If you’re wondering how to get into marketing without a degree, you’ll be pleased to know that it is entirely possible. Getting a degree is definitely not the be all and end all, and apprenticeships are a brilliant alternative for many. Lots of marketing agencies take on apprentices and this offers a great way to gain experience whilst getting paid. Once you have this experience on your CV, it’s much easier to then kick-start a marketing career! It also gives you a taste of the marketing industry so you can get an idea of whether you like it or not.

 

3. Online marketing diplomas

Upon coming out of university and deciding that I needed to find out more about marketing, I entered into an online diploma. I found a great deal on Groupon (otherwise they can be very expensive), which involved online webinars before taking a serious of tests. The end result is a marketing diploma to show employers that you already have some experience, knowledge and interest in the industry, and it’s a whistle-stop introduction to the world of marketing!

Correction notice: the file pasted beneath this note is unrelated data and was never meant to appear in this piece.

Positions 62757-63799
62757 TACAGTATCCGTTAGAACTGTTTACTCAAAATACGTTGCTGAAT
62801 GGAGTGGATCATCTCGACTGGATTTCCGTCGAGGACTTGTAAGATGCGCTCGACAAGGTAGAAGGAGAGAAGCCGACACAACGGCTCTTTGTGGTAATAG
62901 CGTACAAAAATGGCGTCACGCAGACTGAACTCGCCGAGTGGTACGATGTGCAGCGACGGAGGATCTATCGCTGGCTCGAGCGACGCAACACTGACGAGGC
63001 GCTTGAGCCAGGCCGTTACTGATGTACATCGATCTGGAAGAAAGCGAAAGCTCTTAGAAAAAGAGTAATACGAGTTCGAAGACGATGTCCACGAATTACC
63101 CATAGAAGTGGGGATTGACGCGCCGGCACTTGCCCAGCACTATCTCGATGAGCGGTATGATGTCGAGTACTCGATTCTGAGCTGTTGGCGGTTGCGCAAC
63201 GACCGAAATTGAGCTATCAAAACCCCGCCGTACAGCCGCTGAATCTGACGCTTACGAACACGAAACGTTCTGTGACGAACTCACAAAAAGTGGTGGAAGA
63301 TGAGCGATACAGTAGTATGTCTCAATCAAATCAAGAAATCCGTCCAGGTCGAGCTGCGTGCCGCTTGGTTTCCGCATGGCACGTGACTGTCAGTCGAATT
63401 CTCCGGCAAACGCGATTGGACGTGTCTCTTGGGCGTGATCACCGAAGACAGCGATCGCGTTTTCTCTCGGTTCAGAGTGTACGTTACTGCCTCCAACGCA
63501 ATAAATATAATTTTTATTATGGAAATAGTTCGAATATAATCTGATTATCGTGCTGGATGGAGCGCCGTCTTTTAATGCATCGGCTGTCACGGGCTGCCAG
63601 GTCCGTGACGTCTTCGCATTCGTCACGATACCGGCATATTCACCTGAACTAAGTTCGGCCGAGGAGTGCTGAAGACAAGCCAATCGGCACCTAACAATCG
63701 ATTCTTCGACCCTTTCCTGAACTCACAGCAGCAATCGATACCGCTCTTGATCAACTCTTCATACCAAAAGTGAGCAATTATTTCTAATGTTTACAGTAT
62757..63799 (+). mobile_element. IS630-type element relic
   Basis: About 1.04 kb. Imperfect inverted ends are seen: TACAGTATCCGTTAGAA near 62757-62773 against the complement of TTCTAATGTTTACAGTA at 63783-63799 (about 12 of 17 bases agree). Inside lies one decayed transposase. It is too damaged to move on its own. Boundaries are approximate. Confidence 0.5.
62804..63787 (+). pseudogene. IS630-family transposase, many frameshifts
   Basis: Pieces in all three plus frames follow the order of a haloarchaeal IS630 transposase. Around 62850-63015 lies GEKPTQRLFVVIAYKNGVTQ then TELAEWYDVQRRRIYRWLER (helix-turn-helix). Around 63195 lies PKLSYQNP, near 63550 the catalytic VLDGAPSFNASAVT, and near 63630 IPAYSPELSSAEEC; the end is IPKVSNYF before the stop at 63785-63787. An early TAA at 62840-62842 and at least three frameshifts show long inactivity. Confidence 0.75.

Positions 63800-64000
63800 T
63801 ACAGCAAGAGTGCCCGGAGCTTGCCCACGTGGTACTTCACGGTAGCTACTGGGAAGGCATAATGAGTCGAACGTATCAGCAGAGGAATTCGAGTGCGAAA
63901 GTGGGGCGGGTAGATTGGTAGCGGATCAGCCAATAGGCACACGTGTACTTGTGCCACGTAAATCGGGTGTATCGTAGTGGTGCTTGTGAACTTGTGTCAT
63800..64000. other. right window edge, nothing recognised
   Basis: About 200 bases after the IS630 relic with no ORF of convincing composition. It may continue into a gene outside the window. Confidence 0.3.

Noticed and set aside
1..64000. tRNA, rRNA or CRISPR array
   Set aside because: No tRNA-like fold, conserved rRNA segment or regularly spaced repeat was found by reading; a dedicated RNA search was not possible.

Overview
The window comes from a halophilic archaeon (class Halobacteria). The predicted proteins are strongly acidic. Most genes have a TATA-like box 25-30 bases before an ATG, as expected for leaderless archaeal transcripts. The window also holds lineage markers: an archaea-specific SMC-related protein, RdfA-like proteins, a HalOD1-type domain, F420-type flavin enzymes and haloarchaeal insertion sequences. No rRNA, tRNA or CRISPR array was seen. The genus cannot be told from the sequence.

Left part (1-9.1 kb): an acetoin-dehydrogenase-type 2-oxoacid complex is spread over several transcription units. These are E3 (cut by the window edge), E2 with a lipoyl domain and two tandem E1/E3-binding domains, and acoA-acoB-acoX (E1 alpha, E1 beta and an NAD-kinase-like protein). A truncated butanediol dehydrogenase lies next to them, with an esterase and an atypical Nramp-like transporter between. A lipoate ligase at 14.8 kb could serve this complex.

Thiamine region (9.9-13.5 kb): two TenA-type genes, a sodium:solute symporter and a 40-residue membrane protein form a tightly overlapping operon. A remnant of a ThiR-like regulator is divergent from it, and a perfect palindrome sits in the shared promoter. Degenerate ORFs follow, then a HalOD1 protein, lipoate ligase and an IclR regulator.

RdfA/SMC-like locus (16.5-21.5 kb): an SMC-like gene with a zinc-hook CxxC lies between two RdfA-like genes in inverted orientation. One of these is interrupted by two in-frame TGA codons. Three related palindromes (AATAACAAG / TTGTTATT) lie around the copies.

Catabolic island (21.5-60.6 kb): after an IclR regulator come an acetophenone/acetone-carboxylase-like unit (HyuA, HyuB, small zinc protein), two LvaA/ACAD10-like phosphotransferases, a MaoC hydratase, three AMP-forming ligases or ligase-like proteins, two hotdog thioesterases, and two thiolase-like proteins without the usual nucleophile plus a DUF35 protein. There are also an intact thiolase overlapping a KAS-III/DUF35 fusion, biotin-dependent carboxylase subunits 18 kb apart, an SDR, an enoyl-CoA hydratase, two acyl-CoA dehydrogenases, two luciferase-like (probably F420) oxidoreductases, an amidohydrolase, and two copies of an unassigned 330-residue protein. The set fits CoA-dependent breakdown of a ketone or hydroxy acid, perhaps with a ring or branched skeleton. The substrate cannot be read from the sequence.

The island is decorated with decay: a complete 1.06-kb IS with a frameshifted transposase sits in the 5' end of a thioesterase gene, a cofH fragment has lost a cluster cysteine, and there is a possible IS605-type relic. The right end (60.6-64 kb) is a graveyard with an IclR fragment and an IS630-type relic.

4. Work experience at a marketing agency

If you’ve completed your degree or education and are struggling to get into marketing, getting some work experience in the industry is priceless. I went down to London to work for a great digital marketing agency, offering my skills free of charge in return for some invaluable marketing experience.

You’d be surprised at how many companies take on graduates, school leavers and also students for work experience. The best thing to do is to write a great and personalised email, and enquire to digital marketing agencies as to whether you could come into their office for a week or so’s worth of experience. You might have to sacrifice your own time in the process, but it’s worth it if it helps you on your merry way to a job in marketing.

 

5. Start agency-side

If you’re starting from the bottom and trying to get your first job in marketing, I really recommend starting off trying to work for a marketing agency, as opposed to joining an in-house marketing department for a brand. It’s a great way to fully immerse yourself into marketing as you’re surrounded by marketing experts, and you can then apply your new-found marketing knowledge to a wide variety of industries and businesses – it’s a great way to learn a lot quite quickly.